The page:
Science Fair Project Encyclopedia
Sir John Falstaff is a fictional character who appears in three plays by William Shakespeare. Round and glorious, tradition holds that Shakespeare wrote the part for his second comedian, a fat man, John Heminge, who played a bold, bawdy humor of a John Candy sort. An alternative theory is that Falstaff was written for Will Kemp, the clown of Shakespeare's company. The original actor was later succeeded by John Lowin , another portly comic actor. Flush with flatulent humor, Falstaff still managed to embody a kind of depth common to Shakespeare's tricky comedy. In Act II, Scene III of Henry V, his death is described by the character "Hostess", possibly the bar-lady Mistress Quickly , who describes his body in terms that echo the death of Socrates.
He appears in the following plays:
He is mentioned in Henry V but has no lines, nor is it directed that he appear on stage. However, many stage and film adaptations have seen it necessary to include Falstaff for the insight he provides into King Henry V's character. The most notable examples in cinema are Laurence Olivier's 1946 movie and Kenneth Branagh's 1989 movie, both of which draw additional material from the Henry IV plays.
Orson Welles's Chimes at Midnight (1965) compiles the two Henry IV plays into a single, condensed storyline, while adding a handful of scenes from Henry V. The movie, also known as Falstaff, features Welles himself in the title role.
There is abundant evidence that Falstaff was originally named 'Oldcastle' in the first performances of the play, although the name does not survive in any printed texts. The character was apparently based on Sir John Oldcastle, historically known to be Prince Hal's companion. However, Oldcastle was unlike Falstaff in many ways; in particular, he was a Lollard who was executed for his opinions, and was revered by many Protestants as a martyr. During the first performances of 1 Henry IV, protests from Oldcastle's descendants — the influential Cobham family — forced Shakespeare to change the name. The new name 'Falstaff' is derived from Shakespeare's earlier play, Henry VI, part 1, in which there is a cowardly character based on the medieval knight Sir John Fastolf (who was also a Lollard). Changing a few letters gave Shakespeare the name by which his invention is known today. Worried, perhaps, that this change would not placate his detractors, Shakespeare made a direct comment on the situation, in the concluding lines of 2 Henry IV:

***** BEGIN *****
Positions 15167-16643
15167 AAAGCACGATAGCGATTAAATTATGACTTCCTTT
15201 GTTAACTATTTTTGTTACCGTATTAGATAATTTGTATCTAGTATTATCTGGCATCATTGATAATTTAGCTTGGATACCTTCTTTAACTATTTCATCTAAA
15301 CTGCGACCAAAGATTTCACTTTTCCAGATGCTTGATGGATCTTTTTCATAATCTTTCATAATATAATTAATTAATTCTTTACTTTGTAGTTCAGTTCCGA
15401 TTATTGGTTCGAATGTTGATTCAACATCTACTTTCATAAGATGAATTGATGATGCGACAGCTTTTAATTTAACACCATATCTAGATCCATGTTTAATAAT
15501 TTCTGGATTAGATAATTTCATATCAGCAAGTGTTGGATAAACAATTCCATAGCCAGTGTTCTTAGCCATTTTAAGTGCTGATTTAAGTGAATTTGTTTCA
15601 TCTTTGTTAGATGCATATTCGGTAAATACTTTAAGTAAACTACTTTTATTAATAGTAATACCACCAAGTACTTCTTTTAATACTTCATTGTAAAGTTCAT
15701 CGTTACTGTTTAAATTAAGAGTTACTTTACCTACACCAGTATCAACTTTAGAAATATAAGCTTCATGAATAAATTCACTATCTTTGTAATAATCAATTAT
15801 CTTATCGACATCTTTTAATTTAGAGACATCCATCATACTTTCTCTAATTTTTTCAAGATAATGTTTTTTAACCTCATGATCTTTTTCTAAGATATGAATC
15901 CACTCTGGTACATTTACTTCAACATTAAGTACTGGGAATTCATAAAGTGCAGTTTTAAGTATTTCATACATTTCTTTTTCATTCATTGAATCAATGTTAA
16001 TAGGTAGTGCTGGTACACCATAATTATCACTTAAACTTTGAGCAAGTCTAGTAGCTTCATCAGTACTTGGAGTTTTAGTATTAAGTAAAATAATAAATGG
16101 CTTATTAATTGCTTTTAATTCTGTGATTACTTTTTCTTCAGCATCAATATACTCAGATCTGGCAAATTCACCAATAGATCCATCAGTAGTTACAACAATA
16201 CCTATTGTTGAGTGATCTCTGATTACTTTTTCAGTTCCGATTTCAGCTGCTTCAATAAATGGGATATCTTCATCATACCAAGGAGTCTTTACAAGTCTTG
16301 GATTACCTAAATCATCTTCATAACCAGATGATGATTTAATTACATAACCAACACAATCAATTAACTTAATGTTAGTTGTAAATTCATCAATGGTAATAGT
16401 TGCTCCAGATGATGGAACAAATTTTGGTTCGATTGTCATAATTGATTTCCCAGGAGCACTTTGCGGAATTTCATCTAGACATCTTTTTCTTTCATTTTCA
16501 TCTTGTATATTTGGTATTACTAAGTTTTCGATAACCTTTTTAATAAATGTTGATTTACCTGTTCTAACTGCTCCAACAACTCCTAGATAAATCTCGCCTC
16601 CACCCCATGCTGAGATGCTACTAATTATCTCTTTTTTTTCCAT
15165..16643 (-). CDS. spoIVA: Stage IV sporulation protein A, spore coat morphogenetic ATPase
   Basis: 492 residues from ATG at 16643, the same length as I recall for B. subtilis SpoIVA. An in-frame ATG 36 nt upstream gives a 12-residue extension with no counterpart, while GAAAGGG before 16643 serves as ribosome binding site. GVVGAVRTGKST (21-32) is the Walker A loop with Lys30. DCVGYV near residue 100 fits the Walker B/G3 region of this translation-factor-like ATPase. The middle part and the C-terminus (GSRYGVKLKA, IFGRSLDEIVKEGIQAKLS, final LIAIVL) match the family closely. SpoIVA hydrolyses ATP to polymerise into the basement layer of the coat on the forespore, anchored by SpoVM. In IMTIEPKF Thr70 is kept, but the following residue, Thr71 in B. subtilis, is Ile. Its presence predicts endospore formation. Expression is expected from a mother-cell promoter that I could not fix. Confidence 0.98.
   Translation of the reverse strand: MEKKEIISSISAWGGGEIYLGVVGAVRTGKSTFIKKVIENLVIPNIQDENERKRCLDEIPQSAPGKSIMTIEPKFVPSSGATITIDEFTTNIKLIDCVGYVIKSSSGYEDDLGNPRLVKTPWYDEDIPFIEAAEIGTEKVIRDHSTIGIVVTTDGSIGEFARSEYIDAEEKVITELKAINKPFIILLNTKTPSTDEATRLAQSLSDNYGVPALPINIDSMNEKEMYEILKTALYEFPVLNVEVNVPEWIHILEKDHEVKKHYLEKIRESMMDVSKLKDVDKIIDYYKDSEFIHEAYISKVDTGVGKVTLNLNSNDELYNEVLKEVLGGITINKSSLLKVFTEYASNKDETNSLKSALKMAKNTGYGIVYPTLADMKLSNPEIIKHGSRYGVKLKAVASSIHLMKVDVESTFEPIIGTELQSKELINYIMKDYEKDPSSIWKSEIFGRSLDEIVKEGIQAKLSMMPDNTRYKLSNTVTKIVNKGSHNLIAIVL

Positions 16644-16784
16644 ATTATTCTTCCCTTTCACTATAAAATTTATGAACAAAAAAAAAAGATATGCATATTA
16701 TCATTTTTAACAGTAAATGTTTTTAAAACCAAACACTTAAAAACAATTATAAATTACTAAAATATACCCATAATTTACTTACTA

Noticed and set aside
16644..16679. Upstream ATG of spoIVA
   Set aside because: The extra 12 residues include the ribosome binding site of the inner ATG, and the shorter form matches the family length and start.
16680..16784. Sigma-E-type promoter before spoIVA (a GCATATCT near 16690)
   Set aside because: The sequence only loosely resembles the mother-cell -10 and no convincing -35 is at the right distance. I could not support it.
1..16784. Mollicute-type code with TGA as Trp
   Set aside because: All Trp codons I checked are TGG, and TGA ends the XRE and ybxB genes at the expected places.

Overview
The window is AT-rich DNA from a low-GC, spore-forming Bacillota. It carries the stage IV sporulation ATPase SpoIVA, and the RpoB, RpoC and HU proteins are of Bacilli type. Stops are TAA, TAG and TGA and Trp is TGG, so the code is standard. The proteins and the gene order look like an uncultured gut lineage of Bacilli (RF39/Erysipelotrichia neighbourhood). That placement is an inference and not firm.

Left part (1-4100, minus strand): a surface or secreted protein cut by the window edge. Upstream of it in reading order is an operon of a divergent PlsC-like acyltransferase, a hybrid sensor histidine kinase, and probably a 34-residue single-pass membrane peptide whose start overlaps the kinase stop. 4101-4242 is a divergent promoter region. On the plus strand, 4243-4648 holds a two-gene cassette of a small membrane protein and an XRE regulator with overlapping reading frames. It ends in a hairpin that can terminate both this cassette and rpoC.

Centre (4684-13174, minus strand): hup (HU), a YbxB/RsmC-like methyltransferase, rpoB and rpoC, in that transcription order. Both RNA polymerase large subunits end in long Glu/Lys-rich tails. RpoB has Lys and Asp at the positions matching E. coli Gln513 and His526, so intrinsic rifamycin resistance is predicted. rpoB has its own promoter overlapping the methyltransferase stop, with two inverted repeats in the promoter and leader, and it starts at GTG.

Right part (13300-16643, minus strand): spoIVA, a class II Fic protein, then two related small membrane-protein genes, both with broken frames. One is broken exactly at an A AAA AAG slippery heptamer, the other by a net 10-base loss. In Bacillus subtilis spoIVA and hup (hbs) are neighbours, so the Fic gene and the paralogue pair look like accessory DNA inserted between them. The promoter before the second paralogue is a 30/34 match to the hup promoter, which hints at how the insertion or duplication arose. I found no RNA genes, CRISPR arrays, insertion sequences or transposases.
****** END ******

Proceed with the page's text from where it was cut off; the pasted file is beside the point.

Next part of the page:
- If you be not too
- much cloyed with fat meat, our humble author will
- continue the story, with Sir John in it, and make
- you merry with fair Katharine of France: where, for
- any thing I know, Falstaff shall die of a sweat,
- unless already a' be killed with your hard
- opinions; for Oldcastle died a martyr, and this is
- not the man.
The character and deeds of Falstaff have very few similarities with those of his real-life eponyms. Shakespeare's apparent desire to burlesque such heroes of early English Protestantism is one reason why some scholars believe he may have been a closet Catholic.
- Falstaff is also the name of a British rocket. See Falstaff (rocket).
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